Biography: Depeche Mode
Depeche Mode, a group of post-punk pop performers who broke new ground in the field of computer-assisted music during the 1980s, have become "the most successful 'electro-synth' band ever," according to the group's biography at MTV.com. Depeche Mode has enjoyed great success in England almost since its debut in 1981, but in the United States, its following was limited to a sizeable cult until 1990, when the album Violator brought the group into the mainstream. Since then Depeche Mode has had little trouble placing singles on the top 40 charts and selling albums by the millions. Releases such as Songs of Faith and Devotion, Ultra, and Exciter helped continue the group's success into the 1990s and 2000s.
The group's success has come without compromise or pretense—Depeche Mode's members call themselves pop musicians and seem quite comfortable in that format. In fact, Depeche Mode has been one of a few bands to infuse pop with some sense of credibility. "Most pop songs just don't reflect life the way it really is," songwriter Martin Gore told Spin magazine. "You can't be happy all the time. Throughout our career, I've tried to write good serious songs as well as escapist songs. I know we get accused a lot of being depressive, but our songs also have a certain get-on-with-itattitude. If life is bad, there's always something to give you solace." Most pop bands tend to bask in the limelight and court the press. The members of Depeche Mode do almost the opposite—they save their performances for the arena and do little to court favor among the media. This reluctance to speak in print stems from the band's earliest days in England.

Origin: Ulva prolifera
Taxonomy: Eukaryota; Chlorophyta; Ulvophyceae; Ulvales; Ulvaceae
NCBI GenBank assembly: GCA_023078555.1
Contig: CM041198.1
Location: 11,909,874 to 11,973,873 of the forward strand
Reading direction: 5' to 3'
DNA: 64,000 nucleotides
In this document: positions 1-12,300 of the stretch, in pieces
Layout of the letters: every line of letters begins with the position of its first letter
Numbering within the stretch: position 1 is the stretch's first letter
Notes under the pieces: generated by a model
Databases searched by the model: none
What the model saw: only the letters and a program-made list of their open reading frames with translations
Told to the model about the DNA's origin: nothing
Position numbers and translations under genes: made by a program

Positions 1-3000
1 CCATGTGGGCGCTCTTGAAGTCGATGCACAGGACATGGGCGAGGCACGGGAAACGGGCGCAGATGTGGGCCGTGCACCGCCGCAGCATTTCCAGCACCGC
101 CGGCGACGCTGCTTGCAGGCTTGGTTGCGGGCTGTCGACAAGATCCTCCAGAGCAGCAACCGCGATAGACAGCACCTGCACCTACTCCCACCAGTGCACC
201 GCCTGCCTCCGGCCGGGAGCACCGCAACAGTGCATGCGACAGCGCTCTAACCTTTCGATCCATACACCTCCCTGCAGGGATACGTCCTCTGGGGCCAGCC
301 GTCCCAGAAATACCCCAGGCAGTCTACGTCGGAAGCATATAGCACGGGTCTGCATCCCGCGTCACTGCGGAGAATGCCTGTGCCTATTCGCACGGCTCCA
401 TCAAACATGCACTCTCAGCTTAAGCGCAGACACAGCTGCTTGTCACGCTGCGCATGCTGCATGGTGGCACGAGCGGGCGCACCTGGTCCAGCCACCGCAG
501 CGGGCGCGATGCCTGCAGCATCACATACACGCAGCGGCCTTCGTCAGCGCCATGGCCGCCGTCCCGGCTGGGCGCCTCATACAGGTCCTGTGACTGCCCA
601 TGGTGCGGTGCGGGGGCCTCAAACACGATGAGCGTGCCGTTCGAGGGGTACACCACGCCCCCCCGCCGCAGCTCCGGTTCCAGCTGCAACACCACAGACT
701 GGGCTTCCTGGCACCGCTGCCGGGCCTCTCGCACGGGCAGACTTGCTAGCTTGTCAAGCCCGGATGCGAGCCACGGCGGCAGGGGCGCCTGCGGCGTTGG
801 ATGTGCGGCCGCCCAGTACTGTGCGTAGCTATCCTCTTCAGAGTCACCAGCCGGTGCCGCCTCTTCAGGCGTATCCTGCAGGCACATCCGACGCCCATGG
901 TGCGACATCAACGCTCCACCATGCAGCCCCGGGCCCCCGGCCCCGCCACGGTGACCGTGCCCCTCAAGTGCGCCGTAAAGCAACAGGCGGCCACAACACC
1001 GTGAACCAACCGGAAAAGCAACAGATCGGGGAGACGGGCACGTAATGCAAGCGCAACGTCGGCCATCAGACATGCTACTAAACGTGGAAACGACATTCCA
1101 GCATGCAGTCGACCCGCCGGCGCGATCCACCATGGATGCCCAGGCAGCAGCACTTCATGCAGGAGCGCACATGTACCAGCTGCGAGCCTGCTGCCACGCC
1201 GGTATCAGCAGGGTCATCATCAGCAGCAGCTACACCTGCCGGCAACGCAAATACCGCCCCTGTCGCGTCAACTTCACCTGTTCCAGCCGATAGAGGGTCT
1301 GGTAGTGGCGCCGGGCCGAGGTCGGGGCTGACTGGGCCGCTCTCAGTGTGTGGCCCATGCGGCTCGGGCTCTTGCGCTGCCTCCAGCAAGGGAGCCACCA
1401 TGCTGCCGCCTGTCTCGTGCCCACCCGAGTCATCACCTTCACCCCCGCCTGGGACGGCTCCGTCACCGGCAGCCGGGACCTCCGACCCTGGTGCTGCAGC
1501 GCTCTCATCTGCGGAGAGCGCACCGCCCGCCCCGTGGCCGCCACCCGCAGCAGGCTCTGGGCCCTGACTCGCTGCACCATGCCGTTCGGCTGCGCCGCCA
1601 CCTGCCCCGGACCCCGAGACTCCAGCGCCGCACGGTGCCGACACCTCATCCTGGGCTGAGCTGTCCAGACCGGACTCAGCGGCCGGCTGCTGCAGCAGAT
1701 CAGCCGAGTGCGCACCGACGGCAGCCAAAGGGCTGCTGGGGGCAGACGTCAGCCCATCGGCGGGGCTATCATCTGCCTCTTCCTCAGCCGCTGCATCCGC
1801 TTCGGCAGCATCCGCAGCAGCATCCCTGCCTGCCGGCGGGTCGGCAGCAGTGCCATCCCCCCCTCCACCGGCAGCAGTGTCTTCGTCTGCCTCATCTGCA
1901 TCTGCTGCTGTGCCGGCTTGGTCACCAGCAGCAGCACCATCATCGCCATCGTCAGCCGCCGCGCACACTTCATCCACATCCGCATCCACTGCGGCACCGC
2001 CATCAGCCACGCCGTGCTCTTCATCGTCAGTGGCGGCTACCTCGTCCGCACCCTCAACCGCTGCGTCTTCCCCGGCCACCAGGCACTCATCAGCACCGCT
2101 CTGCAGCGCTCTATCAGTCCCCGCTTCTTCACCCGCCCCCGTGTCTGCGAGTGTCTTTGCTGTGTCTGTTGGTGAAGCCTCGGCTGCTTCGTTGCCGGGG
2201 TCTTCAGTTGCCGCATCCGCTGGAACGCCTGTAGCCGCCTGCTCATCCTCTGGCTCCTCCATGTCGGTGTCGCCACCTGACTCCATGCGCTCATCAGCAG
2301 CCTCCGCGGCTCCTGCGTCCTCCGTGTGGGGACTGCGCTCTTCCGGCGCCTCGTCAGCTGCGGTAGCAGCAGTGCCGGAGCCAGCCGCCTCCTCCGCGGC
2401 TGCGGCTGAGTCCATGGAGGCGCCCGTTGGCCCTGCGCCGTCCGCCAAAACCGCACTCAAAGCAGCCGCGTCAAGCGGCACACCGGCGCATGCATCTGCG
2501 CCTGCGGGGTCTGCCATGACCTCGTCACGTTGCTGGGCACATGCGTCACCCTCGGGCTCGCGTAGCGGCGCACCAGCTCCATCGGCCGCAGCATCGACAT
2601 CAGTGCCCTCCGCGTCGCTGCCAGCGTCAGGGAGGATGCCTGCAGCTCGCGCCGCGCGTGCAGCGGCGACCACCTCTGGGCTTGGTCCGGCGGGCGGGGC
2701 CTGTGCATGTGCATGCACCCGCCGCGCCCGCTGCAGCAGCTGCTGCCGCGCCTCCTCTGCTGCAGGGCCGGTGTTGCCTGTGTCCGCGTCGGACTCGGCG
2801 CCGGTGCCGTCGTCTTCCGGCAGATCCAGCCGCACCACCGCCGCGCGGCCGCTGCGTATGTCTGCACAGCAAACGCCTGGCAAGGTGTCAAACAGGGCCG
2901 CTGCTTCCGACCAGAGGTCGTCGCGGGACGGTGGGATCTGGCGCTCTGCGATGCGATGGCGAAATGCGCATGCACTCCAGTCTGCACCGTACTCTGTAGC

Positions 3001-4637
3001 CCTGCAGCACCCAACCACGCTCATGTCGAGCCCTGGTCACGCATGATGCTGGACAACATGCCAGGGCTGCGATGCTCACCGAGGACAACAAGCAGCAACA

Depeche Mode formed outside London in 1980, fronted by songwriter Vince Clarke. Other founding members include Martin Gore, Andy Fletcher, and Dave Gahan, all of whom grew up in the suburbs of London. Rock music had spawned a whole new generation of machines for making music—synthesizers and drum simulators, to name two—and Depeche Mode's members gravitated to these machines. "We started doing something completely different," Gahan told Rolling Stone. "We had taken these instruments because they were convenient. You could pick up a synthesizer, put it under your arm and go to a gig. You plugged directly into the PA. You didn't need to go through an amp, so you didn't need to have a van. We sed to go to gigs on trains."
The group also did not need a grange hall in which to practice. In fact, they didn't even need to be together—any individual's bedroom could become a studio. Within a year of founding Depeche Mode, Clarke had put together a demo tape and was making the rounds trying to find a record label. Finally the band signed with an independent British company, Mute Records, and released a debut album, Speak and Spell, in 1981. The music was entirely synthetic, but it was original nonetheless. At a time when most techno work revolved around gloomy themes, Depeche Mode offered a dance beat, provocative lyrics, and that "get-on-with-it" attitude. Speak and Spell became one of the ten best-selling albums in Great Britain in 1981, and Depeche Mode was launched.